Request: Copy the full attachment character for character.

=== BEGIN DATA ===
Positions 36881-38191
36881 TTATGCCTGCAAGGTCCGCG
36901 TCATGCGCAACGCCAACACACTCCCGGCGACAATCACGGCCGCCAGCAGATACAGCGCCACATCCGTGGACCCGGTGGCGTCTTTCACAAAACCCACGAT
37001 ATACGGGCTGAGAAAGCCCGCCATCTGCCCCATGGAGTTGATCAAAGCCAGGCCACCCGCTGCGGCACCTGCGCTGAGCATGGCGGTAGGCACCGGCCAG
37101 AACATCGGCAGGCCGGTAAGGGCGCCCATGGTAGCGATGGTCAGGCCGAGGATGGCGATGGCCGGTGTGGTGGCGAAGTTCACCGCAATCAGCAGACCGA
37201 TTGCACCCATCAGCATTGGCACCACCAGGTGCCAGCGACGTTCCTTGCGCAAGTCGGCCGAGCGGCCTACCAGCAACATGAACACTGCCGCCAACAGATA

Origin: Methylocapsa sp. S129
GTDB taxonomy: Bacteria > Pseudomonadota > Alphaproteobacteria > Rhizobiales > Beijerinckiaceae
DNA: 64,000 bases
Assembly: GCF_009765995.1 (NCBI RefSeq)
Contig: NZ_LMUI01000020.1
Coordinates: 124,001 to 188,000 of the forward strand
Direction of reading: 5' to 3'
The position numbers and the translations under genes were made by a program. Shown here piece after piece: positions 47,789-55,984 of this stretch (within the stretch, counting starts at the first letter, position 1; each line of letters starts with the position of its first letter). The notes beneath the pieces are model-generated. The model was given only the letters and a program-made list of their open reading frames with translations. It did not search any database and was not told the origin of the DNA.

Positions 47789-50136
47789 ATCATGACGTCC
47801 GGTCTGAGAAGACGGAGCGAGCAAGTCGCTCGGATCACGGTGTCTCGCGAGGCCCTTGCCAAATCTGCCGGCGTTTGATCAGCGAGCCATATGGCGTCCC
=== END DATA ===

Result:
Positions 36881-38191
36881 TTATGCCTGCAAGGTCCGCG
36901 TCATGCGCAACGCCAACACACTCCCGGCGACAATCACGGCCGCCAGCAGATACAGCGCCACATCCGTGGACCCGGTGGCGTCTTTCACAAAACCCACGAT
37001 ATACGGGCTGAGAAAGCCCGCCATCTGCCCCATGGAGTTGATCAAAGCCAGGCCACCCGCTGCGGCACCTGCGCTGAGCATGGCGGTAGGCACCGGCCAG
37101 AACATCGGCAGGCCGGTAAGGGCGCCCATGGTAGCGATGGTCAGGCCGAGGATGGCGATGGCCGGTGTGGTGGCGAAGTTCACCGCAATCAGCAGACCGA
37201 TTGCACCCATCAGCATTGGCACCACCAGGTGCCAGCGACGTTCCTTGCGCAAGTCGGCCGAGCGGCCTACCAGCAACATGAACACTGCCGCCAACAGATA

Origin: Methylocapsa sp. S129
GTDB taxonomy: Bacteria > Pseudomonadota > Alphaproteobacteria > Rhizobiales > Beijerinckiaceae
DNA: 64,000 bases
Assembly: GCF_009765995.1 (NCBI RefSeq)
Contig: NZ_LMUI01000020.1
Coordinates: 124,001 to 188,000 of the forward strand
Direction of reading: 5' to 3'
The position numbers and the translations under genes were made by a program. Shown here piece after piece: positions 47,789-55,984 of this stretch (within the stretch, counting starts at the first letter, position 1; each line of letters starts with the position of its first letter). The notes beneath the pieces are model-generated. The model was given only the letters and a program-made list of their open reading frames with translations. It did not search any database and was not told the origin of the DNA.

Positions 47789-50136
47789 ATCATGACGTCC
47801 GGTCTGAGAAGACGGAGCGAGCAAGTCGCTCGGATCACGGTGTCTCGCGAGGCCCTTGCCAAATCTGCCGGCGTTTGATCAGCGAGCCATATGGCGTCCC